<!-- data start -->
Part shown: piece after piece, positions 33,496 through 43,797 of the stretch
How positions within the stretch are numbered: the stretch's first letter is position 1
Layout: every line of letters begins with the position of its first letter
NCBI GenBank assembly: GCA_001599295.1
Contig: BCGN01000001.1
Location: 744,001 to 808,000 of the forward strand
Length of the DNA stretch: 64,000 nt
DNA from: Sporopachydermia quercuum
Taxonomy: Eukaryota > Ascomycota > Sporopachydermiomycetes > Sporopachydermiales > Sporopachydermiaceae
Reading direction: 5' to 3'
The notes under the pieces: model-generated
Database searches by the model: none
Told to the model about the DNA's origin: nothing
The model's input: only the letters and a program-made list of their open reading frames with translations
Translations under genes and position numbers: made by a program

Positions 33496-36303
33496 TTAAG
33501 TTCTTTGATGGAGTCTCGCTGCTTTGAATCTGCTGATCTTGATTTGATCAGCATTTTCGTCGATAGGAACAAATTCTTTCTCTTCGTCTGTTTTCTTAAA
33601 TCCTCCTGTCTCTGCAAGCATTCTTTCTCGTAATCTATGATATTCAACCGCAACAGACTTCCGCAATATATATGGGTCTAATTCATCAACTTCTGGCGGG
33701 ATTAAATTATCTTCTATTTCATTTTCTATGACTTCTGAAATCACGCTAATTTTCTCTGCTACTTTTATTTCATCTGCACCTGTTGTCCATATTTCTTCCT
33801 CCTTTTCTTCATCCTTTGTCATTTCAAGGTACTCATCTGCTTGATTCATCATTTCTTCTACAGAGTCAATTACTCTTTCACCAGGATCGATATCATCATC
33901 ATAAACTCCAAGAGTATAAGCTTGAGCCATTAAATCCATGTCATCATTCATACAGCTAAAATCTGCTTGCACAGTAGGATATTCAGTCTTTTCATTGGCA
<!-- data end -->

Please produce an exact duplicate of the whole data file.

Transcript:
Part shown: piece after piece, positions 33,496 through 43,797 of the stretch
How positions within the stretch are numbered: the stretch's first letter is position 1
Layout: every line of letters begins with the position of its first letter
NCBI GenBank assembly: GCA_001599295.1
Contig: BCGN01000001.1
Location: 744,001 to 808,000 of the forward strand
Length of the DNA stretch: 64,000 nt
DNA from: Sporopachydermia quercuum
Taxonomy: Eukaryota > Ascomycota > Sporopachydermiomycetes > Sporopachydermiales > Sporopachydermiaceae
Reading direction: 5' to 3'
The notes under the pieces: model-generated
Database searches by the model: none
Told to the model about the DNA's origin: nothing
The model's input: only the letters and a program-made list of their open reading frames with translations
Translations under genes and position numbers: made by a program

Positions 33496-36303
33496 TTAAG
33501 TTCTTTGATGGAGTCTCGCTGCTTTGAATCTGCTGATCTTGATTTGATCAGCATTTTCGTCGATAGGAACAAATTCTTTCTCTTCGTCTGTTTTCTTAAA
33601 TCCTCCTGTCTCTGCAAGCATTCTTTCTCGTAATCTATGATATTCAACCGCAACAGACTTCCGCAATATATATGGGTCTAATTCATCAACTTCTGGCGGG
33701 ATTAAATTATCTTCTATTTCATTTTCTATGACTTCTGAAATCACGCTAATTTTCTCTGCTACTTTTATTTCATCTGCACCTGTTGTCCATATTTCTTCCT
33801 CCTTTTCTTCATCCTTTGTCATTTCAAGGTACTCATCTGCTTGATTCATCATTTCTTCTACAGAGTCAATTACTCTTTCACCAGGATCGATATCATCATC
33901 ATAAACTCCAAGAGTATAAGCTTGAGCCATTAAATCCATGTCATCATTCATACAGCTAAAATCTGCTTGCACAGTAGGATATTCAGTCTTTTCATTGGCA